Römer, Miriam; Riedel, Michael; Scherwath, Martin; Heesemann, Martin; Spence, George D (2016): (Table S1) Earthquakes detected in RSAM and BPR record with date and time, magnitude and location with distance to sonar-site. PANGAEA, https://doi.org/10.1594/PANGAEA.868921, Supplement to: Römer, M et al. (2016): Tidally controlled gas bubble emissions: A comprehensive study using long-term monitoring data from the NEPTUNE cabled observatory offshore Vancouver Island. Geochemistry, Geophysics, Geosystems, 17(9), 3797-3814, https://doi.org/10.1002/2016GC006528
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Long-term monitoring over 1 year revealed high temporal variability of gas emissions at a cold seep in 1250 m water depth offshore Vancouver Island, British Columbia. Data from the North East Pacific Time series Underwater Networked Experiment observatory operated by Ocean Networks Canada were used. The site is equipped with a 260 kHz Imagenex sonar collecting hourly data, conductivity-temperature-depth sensors, bottom pressure recorders, current meter, and an ocean bottom seismograph. This enables correlation of the data and analyzing trigger mechanisms and regulating criteria of gas discharge activity. Three periods of gas emission activity were observed: (a) short activity phases of few hours lasting several months, (b) alternating activity and inactivity of up to several day-long phases each, and (c) a period of several weeks of permanent activity. These periods can neither be explained by oceanographic conditions nor initiated by earthquakes. However, we found a clear correlation of gas emission with bottom pressure changes controlled by tides. Gas bubbles start emanating during decreasing tidal pressure. Tidally induced pressure changes also influence the subbottom fluid system by shifting the methane solubility resulting in exsolution of gas during falling tides. These pressure changes affect the equilibrium of forces allowing free gas in sediments to emanate into the water column at decreased hydrostatic load. We propose a model for the fluid system at the seep, fueled by a constant subsurface methane flux and a frequent tidally controlled discharge of gas bubbles into the ocean, transferable to other gas emission sites in the world's oceans.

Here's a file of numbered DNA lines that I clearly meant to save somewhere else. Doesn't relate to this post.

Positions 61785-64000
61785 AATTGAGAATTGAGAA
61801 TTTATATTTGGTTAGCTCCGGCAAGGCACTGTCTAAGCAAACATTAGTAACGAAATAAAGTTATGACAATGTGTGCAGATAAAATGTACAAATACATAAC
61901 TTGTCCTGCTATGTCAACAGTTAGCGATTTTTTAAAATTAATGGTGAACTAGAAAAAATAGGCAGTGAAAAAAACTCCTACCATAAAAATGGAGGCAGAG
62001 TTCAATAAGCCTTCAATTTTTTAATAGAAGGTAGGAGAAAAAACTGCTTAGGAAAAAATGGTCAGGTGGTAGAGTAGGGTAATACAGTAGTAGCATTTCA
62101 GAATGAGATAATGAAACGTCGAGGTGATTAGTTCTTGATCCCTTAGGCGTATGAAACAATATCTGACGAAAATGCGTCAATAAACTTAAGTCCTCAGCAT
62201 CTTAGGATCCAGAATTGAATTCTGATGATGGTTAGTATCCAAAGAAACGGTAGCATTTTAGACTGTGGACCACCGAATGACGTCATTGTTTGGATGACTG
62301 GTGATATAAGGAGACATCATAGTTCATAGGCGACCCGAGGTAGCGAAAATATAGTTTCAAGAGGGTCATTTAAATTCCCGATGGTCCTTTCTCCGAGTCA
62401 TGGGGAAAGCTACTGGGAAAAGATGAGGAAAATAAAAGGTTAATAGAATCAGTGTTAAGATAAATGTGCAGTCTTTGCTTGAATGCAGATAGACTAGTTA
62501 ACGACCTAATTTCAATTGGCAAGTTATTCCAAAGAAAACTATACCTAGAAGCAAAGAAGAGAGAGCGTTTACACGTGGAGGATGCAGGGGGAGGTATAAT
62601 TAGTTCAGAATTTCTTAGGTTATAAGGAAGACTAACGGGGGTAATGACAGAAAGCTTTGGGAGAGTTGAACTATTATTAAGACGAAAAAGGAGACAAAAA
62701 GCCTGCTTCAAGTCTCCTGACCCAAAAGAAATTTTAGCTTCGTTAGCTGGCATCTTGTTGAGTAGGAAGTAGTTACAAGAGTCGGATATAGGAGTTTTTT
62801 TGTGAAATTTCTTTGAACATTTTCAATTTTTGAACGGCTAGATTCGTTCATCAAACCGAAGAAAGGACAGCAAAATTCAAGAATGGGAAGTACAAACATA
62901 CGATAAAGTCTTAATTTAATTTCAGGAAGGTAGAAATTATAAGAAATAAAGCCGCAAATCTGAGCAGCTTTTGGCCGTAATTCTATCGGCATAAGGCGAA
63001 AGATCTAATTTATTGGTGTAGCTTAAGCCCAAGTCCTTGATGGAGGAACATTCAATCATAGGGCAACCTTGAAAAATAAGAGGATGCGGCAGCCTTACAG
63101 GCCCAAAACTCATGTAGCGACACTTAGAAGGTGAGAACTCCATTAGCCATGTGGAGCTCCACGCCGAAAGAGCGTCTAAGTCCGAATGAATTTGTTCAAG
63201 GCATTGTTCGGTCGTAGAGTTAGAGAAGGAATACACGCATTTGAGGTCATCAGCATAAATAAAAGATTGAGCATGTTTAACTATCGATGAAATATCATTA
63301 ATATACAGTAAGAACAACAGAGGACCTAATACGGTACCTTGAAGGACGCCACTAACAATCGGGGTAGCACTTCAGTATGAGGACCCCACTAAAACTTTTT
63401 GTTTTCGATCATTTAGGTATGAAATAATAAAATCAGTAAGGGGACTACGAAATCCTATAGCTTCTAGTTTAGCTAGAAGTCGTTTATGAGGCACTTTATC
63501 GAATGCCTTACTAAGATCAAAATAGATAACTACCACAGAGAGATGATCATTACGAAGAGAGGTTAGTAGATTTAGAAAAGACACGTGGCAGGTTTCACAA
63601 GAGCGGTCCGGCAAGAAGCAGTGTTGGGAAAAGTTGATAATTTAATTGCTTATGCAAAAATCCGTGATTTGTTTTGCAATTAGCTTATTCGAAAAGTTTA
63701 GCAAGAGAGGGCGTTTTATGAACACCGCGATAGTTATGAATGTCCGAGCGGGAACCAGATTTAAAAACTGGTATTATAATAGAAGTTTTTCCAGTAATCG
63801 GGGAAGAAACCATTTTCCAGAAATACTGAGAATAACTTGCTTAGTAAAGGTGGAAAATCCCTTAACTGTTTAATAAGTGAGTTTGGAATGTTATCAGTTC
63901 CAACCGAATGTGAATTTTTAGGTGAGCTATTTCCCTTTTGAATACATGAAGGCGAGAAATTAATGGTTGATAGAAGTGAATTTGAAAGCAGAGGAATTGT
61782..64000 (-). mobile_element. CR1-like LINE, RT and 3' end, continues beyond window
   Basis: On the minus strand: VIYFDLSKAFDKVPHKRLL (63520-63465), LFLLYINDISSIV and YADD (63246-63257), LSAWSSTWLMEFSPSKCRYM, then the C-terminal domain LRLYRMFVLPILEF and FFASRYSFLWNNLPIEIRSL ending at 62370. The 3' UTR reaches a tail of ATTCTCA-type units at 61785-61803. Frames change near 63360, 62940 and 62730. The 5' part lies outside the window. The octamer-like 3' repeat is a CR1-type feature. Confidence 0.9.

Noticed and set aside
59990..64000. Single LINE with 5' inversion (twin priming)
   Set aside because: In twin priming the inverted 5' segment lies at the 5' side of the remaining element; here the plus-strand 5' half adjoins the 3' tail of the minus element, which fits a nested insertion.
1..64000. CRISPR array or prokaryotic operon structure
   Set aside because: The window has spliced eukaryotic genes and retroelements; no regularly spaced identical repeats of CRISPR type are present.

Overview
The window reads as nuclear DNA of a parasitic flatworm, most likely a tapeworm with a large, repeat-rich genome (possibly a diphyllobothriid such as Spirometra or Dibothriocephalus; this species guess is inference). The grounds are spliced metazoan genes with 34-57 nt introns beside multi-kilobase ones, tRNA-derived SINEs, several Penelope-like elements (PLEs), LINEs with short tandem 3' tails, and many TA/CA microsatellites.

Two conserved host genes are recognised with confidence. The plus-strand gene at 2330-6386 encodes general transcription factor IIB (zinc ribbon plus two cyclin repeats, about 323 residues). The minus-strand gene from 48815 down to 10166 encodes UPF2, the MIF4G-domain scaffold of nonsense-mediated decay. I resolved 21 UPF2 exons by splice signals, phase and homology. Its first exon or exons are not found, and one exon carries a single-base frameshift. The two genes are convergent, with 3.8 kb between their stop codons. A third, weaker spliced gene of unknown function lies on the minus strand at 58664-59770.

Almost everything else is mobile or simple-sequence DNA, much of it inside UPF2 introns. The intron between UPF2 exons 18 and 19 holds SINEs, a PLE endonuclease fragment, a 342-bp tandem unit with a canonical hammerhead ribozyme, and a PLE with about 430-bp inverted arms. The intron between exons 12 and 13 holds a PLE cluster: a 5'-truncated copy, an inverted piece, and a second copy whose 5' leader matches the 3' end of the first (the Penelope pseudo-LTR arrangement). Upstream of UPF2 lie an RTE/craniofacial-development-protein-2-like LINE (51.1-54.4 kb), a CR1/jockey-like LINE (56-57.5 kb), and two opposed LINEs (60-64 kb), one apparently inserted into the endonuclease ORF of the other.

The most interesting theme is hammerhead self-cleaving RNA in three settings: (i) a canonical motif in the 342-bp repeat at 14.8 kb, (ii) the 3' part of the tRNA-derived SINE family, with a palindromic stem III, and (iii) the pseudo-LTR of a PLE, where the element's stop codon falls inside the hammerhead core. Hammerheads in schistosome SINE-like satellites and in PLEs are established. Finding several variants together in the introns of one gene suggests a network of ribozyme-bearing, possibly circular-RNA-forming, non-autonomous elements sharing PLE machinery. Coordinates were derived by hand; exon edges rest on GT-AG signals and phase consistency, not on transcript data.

Supporting information to: Tidally controlled gas bubble emissions: A comprehensive study using long-term monitoring data from the NEPTUNE cabled observatory offshore Vancouver Island (5061 KB zip-file with Figure S1, Table S1, Movie S1)
Median Latitude: 49.192688 * Median Longitude: -131.117628 * South-bound Latitude: -10.800000 * West-bound Longitude: 102.890000 * North-bound Latitude: 56.298000 * East-bound Longitude: -102.180000
Date/Time Start: 2012-06-19T13:40:00 * Date/Time End: 2013-06-21T05:18:00
Minimum Elevation: -1250.0 m * Maximum Elevation: -1250.0 m
NEPTUNE * Latitude Start: 24.670000 * Longitude Start: -110.170000 * Latitude End: 40.180000 * Longitude End: -121.030000 * Elevation Start: -1250.0 m * Elevation End: -1250.0 m * Location: off west coast of Vancouver Island, British Columbia * Method/Device: Underway cruise track measurements (CT) * Comment: Ocean Networks Canada's North-East Pacific Time Series Underwater Networked Experiments (NEPTUNE)
cabled ocean observatory.
cabled ocean observatory.
Earthquakes detected in RSAM and BPR record with date and time, magnitude and location (Latitude and Longitude) with distance to sonar-site. The azimuth is the angle between sonar and earthquake location. Time delays for P- and S-wave were calculated using standard Earth reference velocity model.
RSAM: Real-time Seismic Amplitude Measurement.
BPR: bottom pressure recorder.
|#||Name||Short Name||Unit||Principal Investigator||Method/Device||Comment|
|7||Time delay||Time delay||Römer, Miriam||P-wave (in minutes)|
|8||Time delay||Time delay||Römer, Miriam||S-wave (in minutes)|
1075 data points